It was a lovely spring Saturday and the afternoon sun was warm and inviting. The chaise lounge that rests at the base of an acacia tree was calling out to me. I lay down and began listening to my audible book. The reader’s words lulled me to the edge of Napville. Until…
…I was rudely interrupted by my golden retriever who began his regular practice of gently scratching at my arm with his paw to get my attention. Usually, there is a ball in his mouth.
“Ugh, Lucky. Not now, give me 20 minutes,” I whined at the dog, refusing to open my eyes, which is the signal that playtime could commence.
But he wouldn’t take no and his nagging pawing persisted. I couldn’t get angry with him, he did it in such a profoundly gentle way. Notably so. In fact, I began to think it was my teenage daughter, Lindsay, playing a trick on me. I could feel her weight against me. I did everything I could not to open my eyes.
“Lindsay, just give me 20 minutes pleeeeease.”
Tap, tap, tap.
“Fine, I give up.” Slowly I opened my eyes.
Leaning against me with his hairy, hundred plus pound body, with one leg dangling off the lounge, his snout inches away from my nose, and his tongue poised and ready to go for the kiss was… the BEAR CUB. He smiled.
I’m sorry to say that my scream, and a sudden leap in the air, scared him. He jumped off the lounge, climbed up the acacia tree and rested on the first branch he reached. From this safe spot, he gazed down at me.
I immediately felt awful for scaring the little guy and wished that I hadn’t. The mother and his brother were watching a few feet away. She shook her head and they turned and walked away, balancing on the cinderblock wall, off to my neighbor’s house.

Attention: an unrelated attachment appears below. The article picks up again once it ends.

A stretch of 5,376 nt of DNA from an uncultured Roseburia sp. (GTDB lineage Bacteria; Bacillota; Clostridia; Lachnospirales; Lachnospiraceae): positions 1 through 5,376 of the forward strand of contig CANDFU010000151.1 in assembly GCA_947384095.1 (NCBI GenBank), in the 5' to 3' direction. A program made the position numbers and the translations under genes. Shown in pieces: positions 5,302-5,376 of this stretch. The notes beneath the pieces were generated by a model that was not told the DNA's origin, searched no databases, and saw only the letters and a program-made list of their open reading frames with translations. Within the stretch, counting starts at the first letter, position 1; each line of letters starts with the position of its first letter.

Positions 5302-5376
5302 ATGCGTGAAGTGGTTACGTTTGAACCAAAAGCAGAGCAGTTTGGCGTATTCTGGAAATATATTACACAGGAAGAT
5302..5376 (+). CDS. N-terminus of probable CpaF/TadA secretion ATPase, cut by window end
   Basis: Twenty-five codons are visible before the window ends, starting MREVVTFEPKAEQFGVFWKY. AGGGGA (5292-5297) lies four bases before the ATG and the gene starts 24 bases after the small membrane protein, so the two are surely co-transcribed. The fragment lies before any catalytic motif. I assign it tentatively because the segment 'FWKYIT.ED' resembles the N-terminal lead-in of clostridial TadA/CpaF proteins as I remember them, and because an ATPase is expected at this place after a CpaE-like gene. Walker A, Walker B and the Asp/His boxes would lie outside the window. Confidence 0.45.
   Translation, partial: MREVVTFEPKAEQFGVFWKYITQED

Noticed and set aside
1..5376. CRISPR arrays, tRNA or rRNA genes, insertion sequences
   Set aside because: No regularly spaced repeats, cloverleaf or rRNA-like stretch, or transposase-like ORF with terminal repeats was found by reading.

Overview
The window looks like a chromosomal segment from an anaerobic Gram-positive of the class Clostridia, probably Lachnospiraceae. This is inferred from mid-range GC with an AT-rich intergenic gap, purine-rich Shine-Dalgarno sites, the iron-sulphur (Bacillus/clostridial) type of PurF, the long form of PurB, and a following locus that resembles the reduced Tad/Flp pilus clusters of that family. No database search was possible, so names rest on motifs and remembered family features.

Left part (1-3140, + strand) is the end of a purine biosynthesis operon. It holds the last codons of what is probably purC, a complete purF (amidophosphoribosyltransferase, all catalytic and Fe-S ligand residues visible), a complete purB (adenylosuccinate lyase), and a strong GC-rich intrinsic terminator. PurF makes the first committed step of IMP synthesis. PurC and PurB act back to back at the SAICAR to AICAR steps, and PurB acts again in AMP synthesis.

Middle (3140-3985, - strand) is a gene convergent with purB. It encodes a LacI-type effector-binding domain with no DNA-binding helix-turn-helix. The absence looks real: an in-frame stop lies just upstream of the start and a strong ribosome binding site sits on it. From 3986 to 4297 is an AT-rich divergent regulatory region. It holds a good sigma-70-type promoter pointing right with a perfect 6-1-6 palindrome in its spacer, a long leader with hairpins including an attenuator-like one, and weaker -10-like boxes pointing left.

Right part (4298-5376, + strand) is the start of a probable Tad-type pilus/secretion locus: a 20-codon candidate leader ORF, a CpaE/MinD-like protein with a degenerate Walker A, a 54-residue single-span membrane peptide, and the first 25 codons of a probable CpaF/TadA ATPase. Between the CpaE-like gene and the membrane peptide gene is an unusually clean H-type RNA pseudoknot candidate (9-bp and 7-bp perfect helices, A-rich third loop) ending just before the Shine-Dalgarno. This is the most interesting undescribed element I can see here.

“Beth! Steve! The bear tried to kiss me,” I shouted.
“Bear?” They called from their backyard.
“They’re coming to you. Pucker up!”
With all the screaming, Lindsay came running out of the house to see what was causing all the commotion.
“Look up in the tree,” I instructed.
“You scared him,” she scolded me.
“I know. I feel awful.” I glanced down at the gentle paw marks on my arm.
The bear cub straddled the narrow branch that wobbled underneath his weight.
“Do you think he recognized you?” Lindsay asked.
“Yes, of course. It’s the same bear with the yellow tag and the cubs I saw up the trail last year. We’ve seen her so many times. I’m sure they recognized me.”
Suddenly, the Mama Bear called him to her with a clicking sound. He raised his head to listen. Mom’s calling. So, he gingerly shinnied down the large tree trunk.
“Careful, don’t take out my lights, they were a bear to put up. Good-bye, little friend,” I said from the base of the tree. “Next time I promise to be nicer.”
He walked over to his mom, who was waiting for him on the wall, and together they walked back over to Beth and Steve’s house for a swim.
Despite what you are thinking, this story is true.
“Silly ol’ bear.”
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